It’s always hard for me (and perhaps for many authors) to talk about myself and my books. Sometimes I fear people will think I am putting more credence in my words (or self) than I should. Other times I perhaps don’t value myself or my words enough. Sometimes it’s just hard to toot your own horn. Which means it is especially nice when someone comes along who understands where a story might have sprung from or who looks at a story I have written in a completely different way and makes me wonder if that was what I meant all along.
I’ll tell you right now that this is a long post but one I think is worth the time it will take you to read it.
Over the period of writing Hugging the Rock I was asked (and asked myself) what this story was really all about. I started off thinking it was about my daughter and her father. I ended thinking it was about me and never knowing my father. But now, several years after the book has been out, Erica Harrington makes me wonder more about the mother in the story.
I have never met Erica but she won my heart by the kindness that she shows to my son Ryan. They both volunteer at the Loma Vista Life Skills class for adults with disabilities. When Erica told Ryan she was working on a children’s book project for school he put her in touch with me so I could offer whatever helpful tips I might have to share. It was fun to see her excitement as her own book took shape. Toward the end of the school year Erica sent me a paper she had written. A paper she had written on MY BOOK.
This was a first for me and I confess, I was a little bit nervous about opening it the first time. What would I say if it I didn’t like it? Luckily, that was not a problem. Instead I was blown away by her thoughts on the book. I also wanted to give her a hug of my own.
Today is Erica’s birthday, so it seemed like the perfect time to share this. Happy birthday, Erica! May you continue to touch the lives of many with your kind heart.
With Erica’s permission, her is her entire paper on my middle grade verse novel, Hugging the Rock.
Rachel’s anguish is evident throughout the story. From the first it is obvious that Rachel is confused and distraught that her mother is packing to leave “with all the things that matter most” (2)—not Rachel: “…By the time she’s done / there’s no room left for anything else. / No room left for Dad. / And no room left for me” (3). It’s clear that Rachel knows her mother’s leaving makes no sense, but that doesn’t lessen the pain, and neither does her father’s explanation: “The hurt / settles in my heart / like one of those giant rocks you tie to something / when you want it to sink / and I feel like I am drowning / in the truth / of his words” (132). Her father’s pain, guilt, and bumbling attempts to bond with her are also apparent. In telling her the whole truth about her mom, Rachel’s father admits, “I felt like a failure” (131), and goes on to say, “…when I couldn’t give you the mom you deserved / I just stopped trying” (131). Their relationship begins to mend and rebuild when she lets him squeeze her hand and tell her lovingly, “…I wanted you then / and I want you now” (132). Both Rachel and her father are sympathetic victims in this situation. But what about the mother?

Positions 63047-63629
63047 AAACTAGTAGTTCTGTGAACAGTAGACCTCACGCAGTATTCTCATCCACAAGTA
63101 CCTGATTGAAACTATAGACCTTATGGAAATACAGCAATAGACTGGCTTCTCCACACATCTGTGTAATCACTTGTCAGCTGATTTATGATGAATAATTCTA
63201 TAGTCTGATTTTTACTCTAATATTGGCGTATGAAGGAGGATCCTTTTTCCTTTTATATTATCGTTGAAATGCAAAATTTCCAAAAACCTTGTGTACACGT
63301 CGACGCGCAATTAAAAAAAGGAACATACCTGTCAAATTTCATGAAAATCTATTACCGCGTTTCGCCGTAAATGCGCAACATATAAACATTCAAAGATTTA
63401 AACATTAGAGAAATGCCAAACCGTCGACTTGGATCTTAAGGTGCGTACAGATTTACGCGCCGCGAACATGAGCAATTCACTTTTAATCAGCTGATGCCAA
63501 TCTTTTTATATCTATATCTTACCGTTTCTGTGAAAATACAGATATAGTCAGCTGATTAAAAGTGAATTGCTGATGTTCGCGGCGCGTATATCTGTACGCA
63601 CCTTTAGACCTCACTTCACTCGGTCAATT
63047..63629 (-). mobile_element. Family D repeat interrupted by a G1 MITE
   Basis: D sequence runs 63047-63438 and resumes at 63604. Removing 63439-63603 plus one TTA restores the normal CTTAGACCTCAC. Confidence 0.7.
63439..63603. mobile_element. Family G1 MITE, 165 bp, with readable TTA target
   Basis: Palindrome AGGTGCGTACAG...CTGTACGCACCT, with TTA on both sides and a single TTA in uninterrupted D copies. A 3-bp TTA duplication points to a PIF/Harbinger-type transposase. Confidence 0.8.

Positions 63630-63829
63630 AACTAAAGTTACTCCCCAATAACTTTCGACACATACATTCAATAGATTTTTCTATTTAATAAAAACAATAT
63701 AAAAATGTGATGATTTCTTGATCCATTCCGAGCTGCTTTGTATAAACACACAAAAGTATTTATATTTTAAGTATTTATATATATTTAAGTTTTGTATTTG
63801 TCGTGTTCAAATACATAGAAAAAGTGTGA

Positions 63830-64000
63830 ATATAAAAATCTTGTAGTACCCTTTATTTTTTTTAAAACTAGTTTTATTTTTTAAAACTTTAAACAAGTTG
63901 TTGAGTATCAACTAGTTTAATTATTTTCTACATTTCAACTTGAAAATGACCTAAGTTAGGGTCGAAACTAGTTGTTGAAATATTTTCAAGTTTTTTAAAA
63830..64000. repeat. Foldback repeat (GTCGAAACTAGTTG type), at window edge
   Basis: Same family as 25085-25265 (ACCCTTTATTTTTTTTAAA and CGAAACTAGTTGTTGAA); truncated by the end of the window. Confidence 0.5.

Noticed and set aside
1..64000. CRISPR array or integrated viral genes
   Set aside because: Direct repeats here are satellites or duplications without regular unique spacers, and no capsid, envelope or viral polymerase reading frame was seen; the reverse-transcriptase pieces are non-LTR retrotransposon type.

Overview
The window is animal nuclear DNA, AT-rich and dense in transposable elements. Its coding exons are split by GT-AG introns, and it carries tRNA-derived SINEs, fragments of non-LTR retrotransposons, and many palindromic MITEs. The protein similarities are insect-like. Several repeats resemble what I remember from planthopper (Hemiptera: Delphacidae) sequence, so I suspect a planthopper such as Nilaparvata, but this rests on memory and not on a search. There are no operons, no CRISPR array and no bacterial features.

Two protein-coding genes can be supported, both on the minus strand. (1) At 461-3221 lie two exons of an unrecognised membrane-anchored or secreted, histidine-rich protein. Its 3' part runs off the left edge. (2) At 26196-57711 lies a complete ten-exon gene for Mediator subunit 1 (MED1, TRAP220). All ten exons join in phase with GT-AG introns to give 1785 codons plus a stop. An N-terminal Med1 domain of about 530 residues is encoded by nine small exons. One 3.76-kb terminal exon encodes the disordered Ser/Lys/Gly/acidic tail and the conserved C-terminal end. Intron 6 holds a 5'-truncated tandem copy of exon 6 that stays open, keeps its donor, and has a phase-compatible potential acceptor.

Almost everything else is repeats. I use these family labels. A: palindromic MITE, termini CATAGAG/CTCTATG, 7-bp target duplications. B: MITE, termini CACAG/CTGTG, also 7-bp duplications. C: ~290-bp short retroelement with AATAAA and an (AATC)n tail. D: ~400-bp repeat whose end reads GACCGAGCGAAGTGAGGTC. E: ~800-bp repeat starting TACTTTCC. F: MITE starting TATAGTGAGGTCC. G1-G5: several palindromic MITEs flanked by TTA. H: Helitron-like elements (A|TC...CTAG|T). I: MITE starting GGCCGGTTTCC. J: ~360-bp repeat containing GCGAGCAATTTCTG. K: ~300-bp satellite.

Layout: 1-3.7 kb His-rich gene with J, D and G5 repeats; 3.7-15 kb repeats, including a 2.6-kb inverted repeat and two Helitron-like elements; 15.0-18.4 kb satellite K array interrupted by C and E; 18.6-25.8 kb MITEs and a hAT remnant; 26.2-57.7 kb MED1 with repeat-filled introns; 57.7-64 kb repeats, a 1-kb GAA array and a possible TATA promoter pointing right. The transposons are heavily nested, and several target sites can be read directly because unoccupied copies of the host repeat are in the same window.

It’s easy to blame any mother who would abandon her child—she must be selfish or irresponsible or weak—because there is a far greater level of expectation than for fathers, a demand to be perfectly and instinctively maternal. The prototypical fairytale mother is either all-knowing and kind, or completely unfeeling and villainous. But what if your instincts are all wrong, not suited to this responsibility? What if you cannot do what society expects? It is Rachel’s mother who is truly a victim: of her disease, of society’s expectations of women, of society’s ignorance about mental illness, and of her husband’s selfish desire for a child, thinking that he could fix her by tying her down to what for her is a monstrous, impossible responsibility.